Who this is for
Most recent laptops and all-in-one desktops have a decent—sometimes even great—built-in camera, so many people don’t need a stand-alone webcam. But if your laptop’s integrated webcam is really bad (or broken, or in a dumb place), or if your desktop or display doesn’t have a camera, a USB webcam that sits on top of your screen is the best option. A stand-alone webcam can provide better quality for video calls, recording videos, and streaming games, events, porn—you name it!
How we picked and tested
A great webcam should have at least 1280×720 resolution—1920×1080 is ideal—and support autofocus and automatic white balance. It should be easy to set up and should sit securely on a wide variety of monitors and laptops, and any included software should be intuitive to use. Tilt, pan, zoom, and other framing adjustments (either in hardware or in software) are optional, but are nice perks available in most webcams above $40. We didn’t look at any webcams that cost more than $100 because you don’t need to spend that much to get a great one.
With these criteria in mind, we researched 16 best-selling and well-reviewed webcams, and narrowed that group down to five for testing: the Logitech HD Pro Webcam C920, the Logitech Webcam C930e, the Logitech HD Webcam C615, the Logitech HD Webcam C525, and the Microsoft LifeCam Cinema. We tested each on OS X and Windows with Skype calls, Google Hangouts, and Zoom meetings; we explored the included software; and we mounted each on several monitors and laptops.
The Logitech HD Pro Webcam C920 is the best option for most people who need a stand-alone webcam, thanks to its superb image quality, ease of setup, and helpful (but optional) software. Its video—1080p at 30 frames per second—was crisp and clear in our testing, and the autofocus and auto white balance worked better than those of any of the other webcams we tested. Logitech first introduced the C920 back in 2012, and there’s still nothing better for the price.
This webcam had the best image quality of the five webcams we tested, and it produced sharp, 1080p-resolution video both locally and streamed through video services such as Skype, Google Hangouts, and Zoom. The C920’s autofocus feature was faster at changing focus between faces and other objects than autofocus on the competition. And this webcam accurately autocorrected white balance, even in a testing environment with sunlight streaming through a window and a warm LED bulb overhead. Other webcams handled this situation poorly, either making faces too bright or everything else too dark.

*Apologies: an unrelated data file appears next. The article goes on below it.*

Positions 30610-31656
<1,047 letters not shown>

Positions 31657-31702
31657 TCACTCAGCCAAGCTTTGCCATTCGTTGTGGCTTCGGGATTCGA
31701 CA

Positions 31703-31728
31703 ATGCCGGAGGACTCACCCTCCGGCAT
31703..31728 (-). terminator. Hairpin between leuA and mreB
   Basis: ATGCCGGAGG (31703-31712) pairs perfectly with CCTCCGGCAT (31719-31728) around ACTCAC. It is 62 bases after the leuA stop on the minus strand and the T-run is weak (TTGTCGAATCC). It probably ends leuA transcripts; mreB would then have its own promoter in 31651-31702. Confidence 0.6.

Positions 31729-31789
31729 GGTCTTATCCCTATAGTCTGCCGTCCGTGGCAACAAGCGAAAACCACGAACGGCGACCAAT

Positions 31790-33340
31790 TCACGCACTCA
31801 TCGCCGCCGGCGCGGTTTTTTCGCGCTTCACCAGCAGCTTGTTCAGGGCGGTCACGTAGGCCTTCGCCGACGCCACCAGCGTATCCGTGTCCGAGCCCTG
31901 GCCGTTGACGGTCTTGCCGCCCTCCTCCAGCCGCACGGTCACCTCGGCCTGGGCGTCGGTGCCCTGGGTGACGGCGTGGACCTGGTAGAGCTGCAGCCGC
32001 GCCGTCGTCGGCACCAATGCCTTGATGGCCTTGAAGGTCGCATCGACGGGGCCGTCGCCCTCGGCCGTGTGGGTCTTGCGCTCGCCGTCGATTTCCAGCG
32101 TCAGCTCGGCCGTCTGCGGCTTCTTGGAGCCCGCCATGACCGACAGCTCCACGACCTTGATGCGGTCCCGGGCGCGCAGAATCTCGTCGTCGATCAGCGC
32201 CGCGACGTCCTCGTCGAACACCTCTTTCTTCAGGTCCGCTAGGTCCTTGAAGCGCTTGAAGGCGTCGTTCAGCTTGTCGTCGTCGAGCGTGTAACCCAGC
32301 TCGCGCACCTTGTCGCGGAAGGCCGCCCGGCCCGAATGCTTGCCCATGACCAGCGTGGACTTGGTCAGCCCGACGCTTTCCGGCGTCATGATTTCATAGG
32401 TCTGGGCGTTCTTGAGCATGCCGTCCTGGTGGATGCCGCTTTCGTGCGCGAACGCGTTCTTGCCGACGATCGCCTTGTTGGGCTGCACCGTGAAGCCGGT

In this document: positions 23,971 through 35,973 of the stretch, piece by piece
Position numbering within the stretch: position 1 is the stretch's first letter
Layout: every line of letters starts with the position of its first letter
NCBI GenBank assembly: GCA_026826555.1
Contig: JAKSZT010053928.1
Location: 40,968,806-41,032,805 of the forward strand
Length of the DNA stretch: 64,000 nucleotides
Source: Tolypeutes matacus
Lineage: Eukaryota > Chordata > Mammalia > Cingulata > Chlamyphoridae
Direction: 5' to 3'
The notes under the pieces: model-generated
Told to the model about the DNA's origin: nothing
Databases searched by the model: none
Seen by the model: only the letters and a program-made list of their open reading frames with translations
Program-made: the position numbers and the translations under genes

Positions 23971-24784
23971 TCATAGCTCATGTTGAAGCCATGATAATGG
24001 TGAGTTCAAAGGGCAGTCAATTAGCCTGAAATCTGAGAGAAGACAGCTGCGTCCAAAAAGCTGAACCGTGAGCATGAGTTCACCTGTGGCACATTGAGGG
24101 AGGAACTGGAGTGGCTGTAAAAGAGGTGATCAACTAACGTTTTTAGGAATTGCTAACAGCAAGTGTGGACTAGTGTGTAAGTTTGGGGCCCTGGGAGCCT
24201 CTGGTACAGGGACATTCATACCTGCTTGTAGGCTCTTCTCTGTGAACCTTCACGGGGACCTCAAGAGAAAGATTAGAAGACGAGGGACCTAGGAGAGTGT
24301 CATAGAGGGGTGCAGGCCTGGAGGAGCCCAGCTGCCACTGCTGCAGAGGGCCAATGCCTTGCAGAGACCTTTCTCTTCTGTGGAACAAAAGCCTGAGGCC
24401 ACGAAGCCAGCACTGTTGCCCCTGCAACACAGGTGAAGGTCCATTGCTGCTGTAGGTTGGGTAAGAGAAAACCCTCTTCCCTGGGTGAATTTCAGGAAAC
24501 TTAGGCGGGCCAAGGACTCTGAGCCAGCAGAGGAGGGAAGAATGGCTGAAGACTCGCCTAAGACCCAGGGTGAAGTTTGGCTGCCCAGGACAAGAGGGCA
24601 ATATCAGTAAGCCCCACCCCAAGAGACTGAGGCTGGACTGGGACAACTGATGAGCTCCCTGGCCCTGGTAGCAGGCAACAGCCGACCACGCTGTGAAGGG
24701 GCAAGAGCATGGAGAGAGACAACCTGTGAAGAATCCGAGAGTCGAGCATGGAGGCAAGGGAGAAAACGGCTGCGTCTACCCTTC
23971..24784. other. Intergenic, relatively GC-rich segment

After testing with a Wirecutter writer over video chat, we concluded that the C920’s built-in microphone produced the “least problematic” audio of the five webcams we tested. He described audio from the other webcams as “more compressed,” “more staticky,” or “boomier,” and said they “picked up more ambient noise.”
In addition to the software settings that allow you to zoom and pan, you can physically tilt the webcam up or down to control what’s in frame. However, the C920 doesn’t let you swivel the camera left and right. This isn’t a dealbreaker, because you can always slide the webcam around or change the framing within the software, but if you need that feature, take a look at our budget pick.
If you don’t want to spend more than $50 on a webcam, we recommend the Logitech HD Webcam C615. Its video quality, autofocus, and auto white balance aren’t as good as the C920’s—and most people should spend the extra $30 or so to get that better performance—but the C615 is just as easy to set up and has the best video quality of any webcam we tested under $50. Plus, the C615 can do a couple of things the C920’s can’t: It lets you manually pan and tilt—the C920 can only tilt—and you can fold it up, protecting the lens, to shove it in a bag.
The C615 is capable of 1080p video, but in our tests the image quality and frames per second didn’t match those of the C920; to match the C920’s 30fps, you have to drop the C615’s resolution all the way down to 480p. The C615’s video quality was, however, better in both local and streamed tests than that of the 720p Logitech C525 and Microsoft LifeCam Cinema. The C615’s autofocus was a bit slower to respond than the C920’s and occasionally didn’t quite focus on faces. Finally, though the C615’s auto white balance was more effective than that of the other sub-$50 webcams, the sunny side of faces were still blown out—the C920 didn’t have the same issue.
The C615’s microphone is passable for casual chats, but it sounded “warblier” and “more staticky” than the C920, according to our tester. If you need high-quality audio for streaming or podcasting, we recommend using a separate USB microphone.